The Supreme Court's decision is likely to be convoluted. The justices are assessing four provisions of the state law that have been halted by a lower court. The provisions in question are as follows: 1) requiring police officers to check the immigration status of the people they stop if they suspect the person is in the country illegally; 2) allowing warrantless arrests if the officers reasonably believe the person is deportable; 3) requiring people who are stopped to carry ID proving legal status; and 4) making it a crime for undocumented workers to solicit employment.
(PICTURES: Scenes From Outside the Supreme Court)
Legal analysts disagree about which are the most problematic parts of the law, but the ID requirement certainly ranks at the top of the list from a practical point of view. What is to be done with legal foreign minors? What counts as a valid ID?
It is also unclear how justices will view the provision criminalizing work solicitation. It is a new idea not included in the 1986 federal law that made it illegal for employers to hire undocumented workers.
Those questions are different from the police officers' new duties under the law, which could be viewed as simple changes to make their jobs easier. Police officers in Arizona talk about waiting hours for immigration authorities to show up when they have stopped people for other reasons and they believe they are undocumented. Sometimes they have to let those people go. If Arizona law were upheld, it would allow the police officers to bring them in to their facilities.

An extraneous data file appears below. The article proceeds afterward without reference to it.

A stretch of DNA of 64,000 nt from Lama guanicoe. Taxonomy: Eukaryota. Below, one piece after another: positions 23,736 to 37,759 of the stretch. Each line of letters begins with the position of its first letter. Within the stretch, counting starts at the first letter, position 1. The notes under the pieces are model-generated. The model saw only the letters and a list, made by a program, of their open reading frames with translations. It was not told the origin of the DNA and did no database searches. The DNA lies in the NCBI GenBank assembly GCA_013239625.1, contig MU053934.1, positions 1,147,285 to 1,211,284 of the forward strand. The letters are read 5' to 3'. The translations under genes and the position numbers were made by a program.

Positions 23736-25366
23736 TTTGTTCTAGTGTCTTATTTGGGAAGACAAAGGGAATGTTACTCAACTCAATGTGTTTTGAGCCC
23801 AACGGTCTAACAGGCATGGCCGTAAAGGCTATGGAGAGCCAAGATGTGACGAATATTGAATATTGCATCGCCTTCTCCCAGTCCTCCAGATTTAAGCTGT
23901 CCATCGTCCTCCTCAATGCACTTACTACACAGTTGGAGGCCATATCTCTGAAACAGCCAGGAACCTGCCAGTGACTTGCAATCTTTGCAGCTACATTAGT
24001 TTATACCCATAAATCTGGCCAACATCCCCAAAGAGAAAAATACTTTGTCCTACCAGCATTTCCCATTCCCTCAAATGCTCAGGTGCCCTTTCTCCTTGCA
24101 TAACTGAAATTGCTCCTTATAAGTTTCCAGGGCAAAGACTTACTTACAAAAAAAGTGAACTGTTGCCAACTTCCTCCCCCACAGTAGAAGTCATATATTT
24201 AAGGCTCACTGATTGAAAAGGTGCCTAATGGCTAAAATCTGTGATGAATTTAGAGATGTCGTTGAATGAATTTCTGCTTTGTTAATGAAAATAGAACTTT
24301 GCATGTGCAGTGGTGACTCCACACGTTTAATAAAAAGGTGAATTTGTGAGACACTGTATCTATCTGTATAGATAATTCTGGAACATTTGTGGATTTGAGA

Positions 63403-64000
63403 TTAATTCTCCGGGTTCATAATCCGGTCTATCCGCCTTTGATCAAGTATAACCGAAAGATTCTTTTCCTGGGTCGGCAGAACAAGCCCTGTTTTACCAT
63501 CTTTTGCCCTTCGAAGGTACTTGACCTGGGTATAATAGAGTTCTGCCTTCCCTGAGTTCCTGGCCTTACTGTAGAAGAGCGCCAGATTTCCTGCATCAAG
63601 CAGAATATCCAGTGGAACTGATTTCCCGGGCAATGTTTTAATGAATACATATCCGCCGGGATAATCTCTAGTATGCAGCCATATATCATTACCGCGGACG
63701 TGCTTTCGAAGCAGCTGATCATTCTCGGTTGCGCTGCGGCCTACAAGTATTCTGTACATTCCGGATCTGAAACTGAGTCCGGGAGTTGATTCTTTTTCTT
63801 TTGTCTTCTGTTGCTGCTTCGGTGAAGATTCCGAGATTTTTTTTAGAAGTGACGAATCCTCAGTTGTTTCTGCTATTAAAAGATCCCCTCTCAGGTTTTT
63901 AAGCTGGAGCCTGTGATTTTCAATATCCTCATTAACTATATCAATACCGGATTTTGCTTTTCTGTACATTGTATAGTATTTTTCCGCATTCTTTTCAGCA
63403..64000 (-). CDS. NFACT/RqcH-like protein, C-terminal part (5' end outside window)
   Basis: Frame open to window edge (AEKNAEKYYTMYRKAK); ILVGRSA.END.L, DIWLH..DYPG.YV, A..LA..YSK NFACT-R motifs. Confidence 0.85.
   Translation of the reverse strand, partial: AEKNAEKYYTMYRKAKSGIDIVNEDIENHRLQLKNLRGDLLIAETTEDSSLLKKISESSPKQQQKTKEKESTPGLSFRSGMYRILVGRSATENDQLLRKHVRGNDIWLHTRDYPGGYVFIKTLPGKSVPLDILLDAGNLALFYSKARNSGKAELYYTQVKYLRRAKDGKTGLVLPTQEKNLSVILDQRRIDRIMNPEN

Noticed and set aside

(RELATED: How a Win on Immigration Could Cost the GOP)
There is nothing in the United States's brief against the law that mentions racial profiling, although Democrats and civil rights advocates say the "show me your papers" provision leads to that. The authors of the law vigorously protest that characterization. Kirk Adams, a Republican running for Congress who formerly was Arizona's House speaker, said state legislators went to extreme lengths to protect citizens from racial profiling. Sen. Chuck Schumer, D-N.Y., who held a hearing on the Arizona law on Tuesday, didn't buy it. "Why don't you just say everyone stopped by police has to be checked? Why do you require police to form opinions?" he asked.
By accepting the immigration case, the justices have invited a summer full of dialogue. Civil rights groups have racial profiling cases teed up in the lower courts. Democrats and immigration-reform advocates are riling up the Hispanic voting bloc. Legislators are ready to pounce with legislation. The justices, meanwhile, will be focused solely on what states are allowed to do to enforce immigration.